It all began with a 16-year-old's dream. In 1908, young Abe Plough borrowed $125 from his father, purchased a horse and wagon, and created Plough, Inc., selling homemade remedies to small-town folks and farmers around Memphis, Tennessee. His plan worked, and his long career was launched with a long stream of product innovations that led him to help build the company presently known as Schering-Plough Corporation, a research-based pharmaceutical and consumer product manufacturer, with such well-known products as St. Joseph children's aspirin, Dr. Scholl's foot powder, and Maybelline cosmetics.
Throughout Mr. Plough's long career, he was known for his generosity, contributing millions to local and national organizations. He is fondly known to some as "Mr. Anonymous" because of the many anonymous gifts he gave during his lifetime. In 1960, he founded the Plough Foundation, whose focus is to provide aid to charitable organizations that benefit the greatest number of people in the City of Memphis and Shelby County. One of the city's major private philanthropies, the Foundation has supported programs for education, children, and families for many years. Although Mr. Plough died in 1984, he continues to achieve what he truly believed was success -- giving to the greatest number of people.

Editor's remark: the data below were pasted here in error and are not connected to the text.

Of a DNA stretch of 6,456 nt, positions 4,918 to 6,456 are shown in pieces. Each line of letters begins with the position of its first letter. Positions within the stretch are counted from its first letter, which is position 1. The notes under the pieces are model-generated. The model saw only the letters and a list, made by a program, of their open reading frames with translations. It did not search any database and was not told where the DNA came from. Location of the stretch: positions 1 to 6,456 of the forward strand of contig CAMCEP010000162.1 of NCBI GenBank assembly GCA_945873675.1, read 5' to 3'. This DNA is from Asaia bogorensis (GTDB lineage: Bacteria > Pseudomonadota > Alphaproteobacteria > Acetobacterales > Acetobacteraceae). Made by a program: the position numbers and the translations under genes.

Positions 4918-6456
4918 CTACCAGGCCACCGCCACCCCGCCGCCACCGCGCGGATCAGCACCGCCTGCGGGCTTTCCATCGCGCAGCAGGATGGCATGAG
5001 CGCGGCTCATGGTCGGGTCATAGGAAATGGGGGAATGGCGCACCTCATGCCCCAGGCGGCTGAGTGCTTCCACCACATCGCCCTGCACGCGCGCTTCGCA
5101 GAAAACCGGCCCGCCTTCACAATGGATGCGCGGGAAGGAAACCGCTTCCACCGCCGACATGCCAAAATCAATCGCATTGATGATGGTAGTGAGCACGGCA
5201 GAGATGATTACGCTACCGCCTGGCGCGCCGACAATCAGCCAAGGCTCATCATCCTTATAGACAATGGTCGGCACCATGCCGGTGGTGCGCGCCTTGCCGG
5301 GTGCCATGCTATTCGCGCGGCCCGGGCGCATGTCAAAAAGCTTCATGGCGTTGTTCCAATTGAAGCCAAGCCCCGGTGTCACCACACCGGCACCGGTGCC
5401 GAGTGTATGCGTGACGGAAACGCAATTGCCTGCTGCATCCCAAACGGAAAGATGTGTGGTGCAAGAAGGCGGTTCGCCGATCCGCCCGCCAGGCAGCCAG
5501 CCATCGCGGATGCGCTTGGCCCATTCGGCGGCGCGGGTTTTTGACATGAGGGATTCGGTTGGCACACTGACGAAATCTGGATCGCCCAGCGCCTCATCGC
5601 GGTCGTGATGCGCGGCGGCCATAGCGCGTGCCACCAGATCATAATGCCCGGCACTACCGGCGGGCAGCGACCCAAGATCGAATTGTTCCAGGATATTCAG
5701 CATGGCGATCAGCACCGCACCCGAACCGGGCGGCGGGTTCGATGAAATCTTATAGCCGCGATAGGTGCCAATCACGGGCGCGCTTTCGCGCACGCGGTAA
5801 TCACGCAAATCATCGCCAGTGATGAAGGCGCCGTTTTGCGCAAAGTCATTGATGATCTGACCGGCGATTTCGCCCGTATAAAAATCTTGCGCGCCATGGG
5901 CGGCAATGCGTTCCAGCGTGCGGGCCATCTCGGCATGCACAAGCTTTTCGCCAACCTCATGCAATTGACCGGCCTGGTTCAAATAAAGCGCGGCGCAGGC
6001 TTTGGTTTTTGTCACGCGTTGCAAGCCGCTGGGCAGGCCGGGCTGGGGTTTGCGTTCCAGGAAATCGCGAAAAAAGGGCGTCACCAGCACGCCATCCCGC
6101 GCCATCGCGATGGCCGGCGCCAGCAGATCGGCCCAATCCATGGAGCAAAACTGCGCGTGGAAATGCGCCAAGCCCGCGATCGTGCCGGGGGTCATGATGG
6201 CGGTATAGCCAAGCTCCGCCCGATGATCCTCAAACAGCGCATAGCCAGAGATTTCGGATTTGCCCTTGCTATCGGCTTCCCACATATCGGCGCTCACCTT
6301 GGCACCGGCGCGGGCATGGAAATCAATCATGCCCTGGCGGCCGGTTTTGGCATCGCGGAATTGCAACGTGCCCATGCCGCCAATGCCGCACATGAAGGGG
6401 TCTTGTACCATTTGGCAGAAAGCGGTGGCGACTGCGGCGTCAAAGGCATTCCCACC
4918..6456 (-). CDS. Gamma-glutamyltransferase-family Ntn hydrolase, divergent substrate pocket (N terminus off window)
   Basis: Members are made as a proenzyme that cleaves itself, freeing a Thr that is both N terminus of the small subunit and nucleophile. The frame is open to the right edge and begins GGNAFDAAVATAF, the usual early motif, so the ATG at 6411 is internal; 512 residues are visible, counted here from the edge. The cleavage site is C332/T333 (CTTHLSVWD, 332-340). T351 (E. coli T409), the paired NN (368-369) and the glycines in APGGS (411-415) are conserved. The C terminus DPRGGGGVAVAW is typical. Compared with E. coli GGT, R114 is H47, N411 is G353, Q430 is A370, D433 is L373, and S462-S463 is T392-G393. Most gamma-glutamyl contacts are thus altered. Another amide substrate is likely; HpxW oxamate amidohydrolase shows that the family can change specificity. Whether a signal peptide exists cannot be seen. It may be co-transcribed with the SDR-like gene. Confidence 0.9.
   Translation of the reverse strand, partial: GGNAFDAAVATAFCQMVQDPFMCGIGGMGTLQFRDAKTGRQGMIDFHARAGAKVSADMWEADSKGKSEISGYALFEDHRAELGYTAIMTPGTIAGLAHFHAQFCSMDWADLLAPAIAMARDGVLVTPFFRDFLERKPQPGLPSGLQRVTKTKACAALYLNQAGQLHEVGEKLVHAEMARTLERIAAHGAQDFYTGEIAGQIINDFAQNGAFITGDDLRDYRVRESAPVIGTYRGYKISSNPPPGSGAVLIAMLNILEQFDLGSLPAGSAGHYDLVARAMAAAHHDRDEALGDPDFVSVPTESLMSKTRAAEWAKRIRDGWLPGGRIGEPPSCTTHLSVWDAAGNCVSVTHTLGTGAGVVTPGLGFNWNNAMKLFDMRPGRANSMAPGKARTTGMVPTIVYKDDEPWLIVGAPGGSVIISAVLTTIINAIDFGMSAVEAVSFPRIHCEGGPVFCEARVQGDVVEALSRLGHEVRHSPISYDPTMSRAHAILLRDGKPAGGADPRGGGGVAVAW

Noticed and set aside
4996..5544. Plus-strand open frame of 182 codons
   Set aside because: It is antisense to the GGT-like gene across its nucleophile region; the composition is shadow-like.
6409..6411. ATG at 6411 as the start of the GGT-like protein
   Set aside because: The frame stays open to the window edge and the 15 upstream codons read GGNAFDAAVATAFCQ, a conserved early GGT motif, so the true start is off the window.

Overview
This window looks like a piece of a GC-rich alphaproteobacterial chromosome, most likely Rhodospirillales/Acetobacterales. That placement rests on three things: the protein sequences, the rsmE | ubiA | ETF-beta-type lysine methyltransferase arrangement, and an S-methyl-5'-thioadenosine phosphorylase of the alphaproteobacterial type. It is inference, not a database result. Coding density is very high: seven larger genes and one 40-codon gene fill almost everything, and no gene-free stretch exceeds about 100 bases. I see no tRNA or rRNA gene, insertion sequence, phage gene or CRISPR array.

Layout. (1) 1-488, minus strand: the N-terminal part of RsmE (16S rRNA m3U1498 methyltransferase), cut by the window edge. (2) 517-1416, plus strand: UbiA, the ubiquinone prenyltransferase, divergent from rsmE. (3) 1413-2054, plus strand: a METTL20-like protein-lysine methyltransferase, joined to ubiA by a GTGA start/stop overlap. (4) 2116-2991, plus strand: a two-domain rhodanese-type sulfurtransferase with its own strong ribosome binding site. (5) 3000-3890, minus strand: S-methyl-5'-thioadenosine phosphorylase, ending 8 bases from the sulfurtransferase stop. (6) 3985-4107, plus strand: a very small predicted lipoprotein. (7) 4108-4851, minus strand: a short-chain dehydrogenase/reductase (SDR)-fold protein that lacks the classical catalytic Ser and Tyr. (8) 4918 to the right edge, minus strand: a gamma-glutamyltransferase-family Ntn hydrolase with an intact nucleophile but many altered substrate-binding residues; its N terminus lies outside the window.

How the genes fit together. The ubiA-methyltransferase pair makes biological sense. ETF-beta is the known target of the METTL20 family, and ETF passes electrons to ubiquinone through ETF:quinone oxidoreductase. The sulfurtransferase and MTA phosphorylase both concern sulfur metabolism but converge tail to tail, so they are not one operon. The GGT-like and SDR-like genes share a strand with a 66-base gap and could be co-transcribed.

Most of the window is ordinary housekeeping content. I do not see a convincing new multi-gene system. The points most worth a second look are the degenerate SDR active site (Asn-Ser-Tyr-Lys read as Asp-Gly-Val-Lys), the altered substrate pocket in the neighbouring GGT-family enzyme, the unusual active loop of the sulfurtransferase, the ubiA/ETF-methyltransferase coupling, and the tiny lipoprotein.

Mr. Plough's efforts have not gone unrecognized. Among the numerous honors and awards given to Mr. Plough were the Human Relations Award from the National Conference of Christians and Jews and the Dean's Award for contributions to the field of pharmacy from the University of Tennessee. Mr. Plough was also the first individual to ever receive an award from the U.S. Consumer Product Safety Commission for his pioneering efforts to assure safe products for children.
Moses Plough (1861 - 1926)
Julia Isaacs Plough (1861 - 1939)
Jocelyn Cohn Plough (1889 - 1961)*
Patricia Plough (1927 - 1927)*
Barney Barnett Plough (1889 - 1956)*
Abe Plough (1891 - 1984)
Sam Plough (1894 - 1972)*
Morris Plough (1896 - 1917)*
Clara Plough Shurman (1899 - 1973)*
David Israel Plough (1905 - 1912)*
Temple Israel Cemetery